In the absence of evidence, seek evidence

During times when information is constantly called into question, deemed fake, deemed unreliable, not believed, debunked and discredited, the importance of seeking credible evidence to support our conclusions has never been more explicit.

Often, we look to support a position with evidence, yet we find none. Keep searching; whether the evidence you seek supports your position or not, it is out there somewhere. Even if it is not the result you are looking for, at least now you have the answer. Sometimes the truth hurts.

As one who really likes to get to the bottom of things, especially in the event of controversy or confusion, I have experience with being wrong. “That can’t be true,” I sometimes think audibly, and then proceed to do my research, only to discover, lo and behold, it is indeed true.

For example, there have been occasions when I am told that I have spent what seems like an exaggeratedly, impossibly long time engaged with online media. “You’ve been on that thing for at least 45 minutes,” seems like a pretty extreme accusation after breakfast on a weekend. I mean the crumbs of toast on my plate are practically still warm. Practically.

Except they’re not.

The crumbs of toast on my plate are cold, stale, mostly fossilized. Between the time I logged on and the current time, I find the evidence I was seeking. Mystery solved. I’ve been reading, chatting, watching and posting for well over an hour. On a beautiful Saturday morning. My wife and even my dog have given up on me. The truth hurts.

One of the many excuses I have for getting hung up for stupidly long times on social media is there are certain things people post online I simply cannot let go of and must set straight. “I think the post you just shared has been determined to be a hoax,” has been a big one lately. I can’t let those go. I’ll do a Google search, check a few sources, visit Snopes, and if it looks like a hoax to me, I can’t hold back. I have to share that the evidence points in that direction.

The thing is, I have made that mistake too. It’s embarrassing (Wait, that’s not real?? Gaah! Delete, delete!! Unshare! Sorry everybody!), but in the end I am glad to have been set straight. Hopefully my social media acquaintances feel the same way about that and are not too put out by my occasional interventions when I see they’ve posted something that looks fishy to me.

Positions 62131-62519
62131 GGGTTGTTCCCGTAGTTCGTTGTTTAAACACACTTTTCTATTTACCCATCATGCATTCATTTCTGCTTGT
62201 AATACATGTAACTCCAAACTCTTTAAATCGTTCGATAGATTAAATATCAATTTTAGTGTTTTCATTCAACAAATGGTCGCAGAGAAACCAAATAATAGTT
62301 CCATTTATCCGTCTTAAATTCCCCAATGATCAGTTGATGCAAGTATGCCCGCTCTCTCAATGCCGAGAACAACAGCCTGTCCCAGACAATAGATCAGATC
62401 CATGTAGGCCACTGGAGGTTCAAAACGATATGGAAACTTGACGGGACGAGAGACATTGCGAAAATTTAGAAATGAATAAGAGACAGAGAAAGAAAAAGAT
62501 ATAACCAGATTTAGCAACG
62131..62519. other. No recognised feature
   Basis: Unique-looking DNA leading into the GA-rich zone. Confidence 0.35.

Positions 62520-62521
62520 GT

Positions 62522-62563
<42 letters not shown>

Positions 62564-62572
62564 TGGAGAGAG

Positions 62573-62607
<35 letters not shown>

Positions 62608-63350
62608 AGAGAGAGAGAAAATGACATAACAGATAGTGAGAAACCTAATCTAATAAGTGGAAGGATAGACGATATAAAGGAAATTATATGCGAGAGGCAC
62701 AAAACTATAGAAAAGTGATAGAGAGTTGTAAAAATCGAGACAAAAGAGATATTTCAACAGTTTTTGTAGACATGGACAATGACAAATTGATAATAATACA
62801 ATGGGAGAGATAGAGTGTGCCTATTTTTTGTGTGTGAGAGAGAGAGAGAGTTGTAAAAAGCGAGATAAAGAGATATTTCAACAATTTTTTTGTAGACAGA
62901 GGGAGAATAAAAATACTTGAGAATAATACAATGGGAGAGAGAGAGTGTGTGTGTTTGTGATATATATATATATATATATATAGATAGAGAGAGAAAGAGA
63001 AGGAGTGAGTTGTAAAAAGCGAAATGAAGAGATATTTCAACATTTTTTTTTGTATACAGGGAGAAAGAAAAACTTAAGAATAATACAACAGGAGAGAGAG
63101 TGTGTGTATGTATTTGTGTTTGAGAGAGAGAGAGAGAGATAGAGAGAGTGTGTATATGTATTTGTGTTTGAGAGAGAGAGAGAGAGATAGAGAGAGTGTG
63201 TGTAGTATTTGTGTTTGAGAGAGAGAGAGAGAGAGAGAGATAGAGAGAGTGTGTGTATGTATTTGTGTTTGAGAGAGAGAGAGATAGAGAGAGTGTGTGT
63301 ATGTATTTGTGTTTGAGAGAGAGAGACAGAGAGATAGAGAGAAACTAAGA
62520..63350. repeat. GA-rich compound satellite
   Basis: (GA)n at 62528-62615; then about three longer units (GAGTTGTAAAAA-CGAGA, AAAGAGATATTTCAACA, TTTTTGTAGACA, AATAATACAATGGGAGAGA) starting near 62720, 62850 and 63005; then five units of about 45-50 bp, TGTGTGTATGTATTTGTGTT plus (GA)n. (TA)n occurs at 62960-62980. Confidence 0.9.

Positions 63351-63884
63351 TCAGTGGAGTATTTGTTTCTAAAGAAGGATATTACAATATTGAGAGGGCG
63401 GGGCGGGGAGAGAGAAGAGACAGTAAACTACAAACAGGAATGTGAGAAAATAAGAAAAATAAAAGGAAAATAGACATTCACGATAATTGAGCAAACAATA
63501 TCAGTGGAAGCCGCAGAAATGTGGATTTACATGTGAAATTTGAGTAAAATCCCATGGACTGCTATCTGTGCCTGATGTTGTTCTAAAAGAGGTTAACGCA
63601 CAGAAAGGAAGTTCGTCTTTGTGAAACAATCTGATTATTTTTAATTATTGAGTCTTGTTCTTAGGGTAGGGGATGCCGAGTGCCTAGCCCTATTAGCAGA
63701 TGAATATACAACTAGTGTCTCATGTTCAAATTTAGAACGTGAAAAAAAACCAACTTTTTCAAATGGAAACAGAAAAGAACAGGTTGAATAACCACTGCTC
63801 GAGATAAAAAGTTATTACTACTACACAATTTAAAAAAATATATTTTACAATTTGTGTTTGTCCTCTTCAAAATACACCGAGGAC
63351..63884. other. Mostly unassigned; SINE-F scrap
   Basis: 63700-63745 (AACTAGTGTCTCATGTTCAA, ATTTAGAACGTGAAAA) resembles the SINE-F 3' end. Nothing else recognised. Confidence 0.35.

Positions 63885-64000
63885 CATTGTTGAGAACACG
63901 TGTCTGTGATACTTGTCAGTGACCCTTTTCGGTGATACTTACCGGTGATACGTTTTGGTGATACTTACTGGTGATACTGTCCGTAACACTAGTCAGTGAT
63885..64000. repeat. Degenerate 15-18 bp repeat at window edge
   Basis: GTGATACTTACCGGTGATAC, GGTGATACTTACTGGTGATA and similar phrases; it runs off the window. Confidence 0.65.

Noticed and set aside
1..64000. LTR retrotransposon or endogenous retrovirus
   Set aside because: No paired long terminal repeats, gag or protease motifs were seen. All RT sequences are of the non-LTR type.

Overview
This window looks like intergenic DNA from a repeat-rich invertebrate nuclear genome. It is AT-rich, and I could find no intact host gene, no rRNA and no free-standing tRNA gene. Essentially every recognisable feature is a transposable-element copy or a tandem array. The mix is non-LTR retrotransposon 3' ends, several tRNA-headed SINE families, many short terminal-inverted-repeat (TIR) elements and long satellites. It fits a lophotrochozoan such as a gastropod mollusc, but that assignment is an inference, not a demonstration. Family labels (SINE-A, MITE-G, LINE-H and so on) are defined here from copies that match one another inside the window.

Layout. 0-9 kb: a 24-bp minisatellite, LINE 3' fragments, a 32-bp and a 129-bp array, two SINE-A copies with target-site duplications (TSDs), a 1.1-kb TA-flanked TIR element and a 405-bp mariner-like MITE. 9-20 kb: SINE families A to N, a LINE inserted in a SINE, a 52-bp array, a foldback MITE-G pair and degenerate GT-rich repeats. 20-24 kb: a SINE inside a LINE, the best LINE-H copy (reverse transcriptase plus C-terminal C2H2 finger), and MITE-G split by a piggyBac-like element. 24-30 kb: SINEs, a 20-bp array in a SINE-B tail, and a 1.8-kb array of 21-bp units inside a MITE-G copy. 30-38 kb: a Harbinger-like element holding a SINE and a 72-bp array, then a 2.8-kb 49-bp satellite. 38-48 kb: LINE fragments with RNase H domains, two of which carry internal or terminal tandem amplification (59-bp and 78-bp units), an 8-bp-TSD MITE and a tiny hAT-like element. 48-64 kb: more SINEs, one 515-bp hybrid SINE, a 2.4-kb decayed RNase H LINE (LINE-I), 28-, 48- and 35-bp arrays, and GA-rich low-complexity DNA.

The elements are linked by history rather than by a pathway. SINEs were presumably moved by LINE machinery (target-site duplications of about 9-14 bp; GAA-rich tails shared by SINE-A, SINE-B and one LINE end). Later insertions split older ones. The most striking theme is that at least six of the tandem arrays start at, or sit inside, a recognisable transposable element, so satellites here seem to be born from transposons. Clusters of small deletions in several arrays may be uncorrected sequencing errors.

Then there are times when the evidence is harder to locate, or takes more time to secure. These are times when I propose it is best to be patient and not assume or accept an expected outcome as truth or even likely, and I’m not just referring to social media etiquette. We’ve all been guilty of jumping to conclusions before getting our story completely straight.

I tell my students, when they have trouble coming to a consensus on a tough problem, to think of it as a good mystery. I would rather they leave the problem unsolved than jump to a conclusion based on an assumption or an overheard answer from another table. Making brave mistakes in my classes (and in life) is encouraged, but presenting a conclusion that cannot be backed up with evidence is embarrassing and eats away at our confidence.

We get better at solving problems when we are more confident, which is one of the reasons my colleagues and I ask our students to present evidence for their solutions to problems. When they turn in an answer that does not include that evidence, I ask them to go back and seek out the evidence to support their conclusion. This sometimes meets with an eye-roll, but in the end the work is more thorough, and the student is more confident, even if the solution has been adjusted.

The very process of seeking evidence helps us to combat a fixed mindset. It’s ok to have passionate convictions! It’s also ok to be passionate about the investigation. Look for evidence, and if you don’t find it right away, keep looking.

James Tatum Gale

About James Tatum Gale

I have been a teacher in Maine schools for twelve years, and a writer and musician since childhood. I acquired a Master's degree in Teaching from USM, and a Certificate in Math Leadership from UMF. My undergraduate degree is in Philosophy with a concentration in Comparative Religion from the University of Maine (1994). I live with my wife, Erin, and my dog, Sally, in Bowdoinham.